Build Strategic Alliances Create ties to promote understanding and support for strategic directions.

Strategies

2010 Performance Indicators

Build positive relationships with senior levels of government to gain support for City initiatives and funding for projects.

• Confirmed contributions of $11.4 million in provincial and federal funding for the Broadway Street Reconstruction Project, along with $1.15 million from TransLink.

Develop new and creative partnerships with government, community institutions (churches, schools), community groups and private and non-profit organizations to enhance services to the community.

• Partnered with Dominion Triangle Limited Partnership to fund the Pitt River Intertidal Habitat Project, an environmental compensation project related to development in the Dominion Triangle growth area and the Broadway Street Reconstruction Project. • Targeted local stakeholder groups for consultation in the development of a new Corporate Strategic Plan. • Partnered with BC Hydro to test the use of energy-efficient LED streetlights and an adaptive lighting control system. • Began a Maple Creek Integrated Watershed Management Plan with the Maple Creek Streamkeepers and City of Coquitlam. • Initiated a workplace energy conservation awareness program in partnership with BC Hydro.

Form alliances with the business community to encourage greater involvement in, and contributions to, civic events.

• Continued to support Downtown Business Improvement Association events such as Harvest Festival and the Downtown Car Show. • Continued to work closely with local businesses and business organizations through the Smart Growth Committee, the annual Business Update newsletter, and other avenues.

Improve communications and working relationships with the RCMP and neighbouring municipalities.

• Participated in meetings of the Northeast Sector Mayors Committee to address regional issues such as homelessness, bear awareness and regional transportation.

Goals for 2011 & 2012 • W ork with the Kwitkwetlem First Nation and local environmental groups on a Coquitlam River Watershed Roundtable. • Complete the Pitt River Intertidal Habitat Project in partnership with the Dominion Triangle Limited Partnership. • Partner with ICBC for the 2011 Road Safety Program.

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• C omplete a Maple Creek Integrated Watershed Management Plan with the Maple Creek Streamkeepers and City of Coquitlam, including detailed design of the Maple Creek stormwater pump station. • C ontinue to create avenues for meaningful public involvement in City planning efforts.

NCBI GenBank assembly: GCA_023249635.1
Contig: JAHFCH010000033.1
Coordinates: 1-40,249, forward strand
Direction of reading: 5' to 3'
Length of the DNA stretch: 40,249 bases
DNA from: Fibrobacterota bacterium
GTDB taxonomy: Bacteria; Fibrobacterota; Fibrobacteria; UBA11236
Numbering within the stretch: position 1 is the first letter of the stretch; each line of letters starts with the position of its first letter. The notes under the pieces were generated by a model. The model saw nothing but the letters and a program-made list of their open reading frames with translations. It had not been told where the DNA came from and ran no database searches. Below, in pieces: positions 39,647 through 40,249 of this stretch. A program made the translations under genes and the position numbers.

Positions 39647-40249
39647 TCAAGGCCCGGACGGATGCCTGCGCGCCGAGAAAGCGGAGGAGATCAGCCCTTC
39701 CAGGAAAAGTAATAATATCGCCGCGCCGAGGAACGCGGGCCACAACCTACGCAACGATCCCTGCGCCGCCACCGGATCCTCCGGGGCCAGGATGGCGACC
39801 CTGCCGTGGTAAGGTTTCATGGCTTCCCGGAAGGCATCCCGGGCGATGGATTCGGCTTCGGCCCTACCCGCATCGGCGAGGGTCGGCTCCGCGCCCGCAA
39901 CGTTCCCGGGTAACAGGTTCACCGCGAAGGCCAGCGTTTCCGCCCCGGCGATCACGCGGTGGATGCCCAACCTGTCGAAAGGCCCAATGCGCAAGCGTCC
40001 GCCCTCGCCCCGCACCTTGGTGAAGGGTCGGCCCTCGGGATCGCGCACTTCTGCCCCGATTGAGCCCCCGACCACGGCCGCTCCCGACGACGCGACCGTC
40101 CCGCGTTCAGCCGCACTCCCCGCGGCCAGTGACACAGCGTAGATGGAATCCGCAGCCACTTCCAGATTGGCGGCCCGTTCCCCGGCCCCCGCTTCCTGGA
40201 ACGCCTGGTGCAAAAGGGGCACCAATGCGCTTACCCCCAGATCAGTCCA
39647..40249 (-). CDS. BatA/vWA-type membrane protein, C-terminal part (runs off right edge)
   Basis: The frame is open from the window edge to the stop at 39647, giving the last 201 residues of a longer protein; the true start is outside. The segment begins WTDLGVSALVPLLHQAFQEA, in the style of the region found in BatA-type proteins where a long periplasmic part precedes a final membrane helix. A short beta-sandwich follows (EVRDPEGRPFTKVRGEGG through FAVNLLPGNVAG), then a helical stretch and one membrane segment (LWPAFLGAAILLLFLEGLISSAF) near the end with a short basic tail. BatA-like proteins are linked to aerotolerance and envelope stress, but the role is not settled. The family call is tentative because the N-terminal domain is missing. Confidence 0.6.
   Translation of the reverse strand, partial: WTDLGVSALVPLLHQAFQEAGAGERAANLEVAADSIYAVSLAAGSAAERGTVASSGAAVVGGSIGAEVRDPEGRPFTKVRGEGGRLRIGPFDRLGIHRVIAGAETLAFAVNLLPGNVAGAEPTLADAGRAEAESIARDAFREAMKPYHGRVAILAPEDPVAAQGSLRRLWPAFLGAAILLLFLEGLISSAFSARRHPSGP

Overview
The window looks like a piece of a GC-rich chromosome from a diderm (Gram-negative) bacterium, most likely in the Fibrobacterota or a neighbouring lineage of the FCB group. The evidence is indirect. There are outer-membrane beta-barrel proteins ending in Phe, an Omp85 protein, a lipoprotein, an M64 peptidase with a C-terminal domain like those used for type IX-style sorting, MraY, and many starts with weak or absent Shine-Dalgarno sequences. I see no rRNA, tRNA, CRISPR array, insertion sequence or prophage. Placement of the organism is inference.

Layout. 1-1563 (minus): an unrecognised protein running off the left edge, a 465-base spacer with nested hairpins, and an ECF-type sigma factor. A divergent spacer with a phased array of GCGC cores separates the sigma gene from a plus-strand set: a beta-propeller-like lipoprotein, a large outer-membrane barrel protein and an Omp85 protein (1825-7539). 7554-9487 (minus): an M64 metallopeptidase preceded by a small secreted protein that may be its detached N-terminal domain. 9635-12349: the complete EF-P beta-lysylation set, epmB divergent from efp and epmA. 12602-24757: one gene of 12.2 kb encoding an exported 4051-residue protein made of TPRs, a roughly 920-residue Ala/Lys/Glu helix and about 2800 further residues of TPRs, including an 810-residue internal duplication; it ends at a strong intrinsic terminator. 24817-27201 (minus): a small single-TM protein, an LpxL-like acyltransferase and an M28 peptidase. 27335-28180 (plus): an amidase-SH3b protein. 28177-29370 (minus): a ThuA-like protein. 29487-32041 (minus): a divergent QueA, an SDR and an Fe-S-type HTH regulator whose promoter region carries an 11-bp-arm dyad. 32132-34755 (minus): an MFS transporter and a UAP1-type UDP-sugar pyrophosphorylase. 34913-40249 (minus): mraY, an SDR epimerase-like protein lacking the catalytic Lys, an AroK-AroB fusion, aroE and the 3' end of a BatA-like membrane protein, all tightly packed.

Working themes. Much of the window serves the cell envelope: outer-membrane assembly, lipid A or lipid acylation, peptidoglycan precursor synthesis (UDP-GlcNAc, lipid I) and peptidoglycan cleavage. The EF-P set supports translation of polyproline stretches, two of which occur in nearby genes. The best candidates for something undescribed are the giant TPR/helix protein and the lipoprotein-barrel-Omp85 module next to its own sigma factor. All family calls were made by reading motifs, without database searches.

annual report 2010


Corporate Strategic Plan

Maintain Financial Stability Effectively manage public funds to balance available resources with community priorities.

Strategies

2010 Performance Indicators

Maintain a solid fiscal foundation.

• Received the Government Finance Officers Association’s Canadian Award for Financial Reporting and Distinguished Budget Presentation Award. • Adopted a long-term finance strategy that supports operations, maintenance, growth and asset depletion for service continuum into the future. • Continued to review services, using the 2009 Core Services Review as a baseline, to ensure services are being conducted in the most cost-effective manner possible.

Improve business processes and enhance operating efficiencies to reduce costs while continuing to meet customer needs.

• Utilized British Columbia Institute of Technology students for human resources projects such as a recruitment video and research for an improved employee service recognition program. • Developed electronic versions of mandatory safety and policy training. • Commenced an update of the City’s Financial Management, Purchasing and Reserve policies. • Generated additional revenue and collection in the areas of dog licensing, summons for payment hearings, two-tier municipal ticketing, and unlicensed business application fees. • Enhanced communications with fibre optic connections between north and south side facilities. • Developed alternative road rehabilitation strategies and practices to extend the useful life of existing road structures.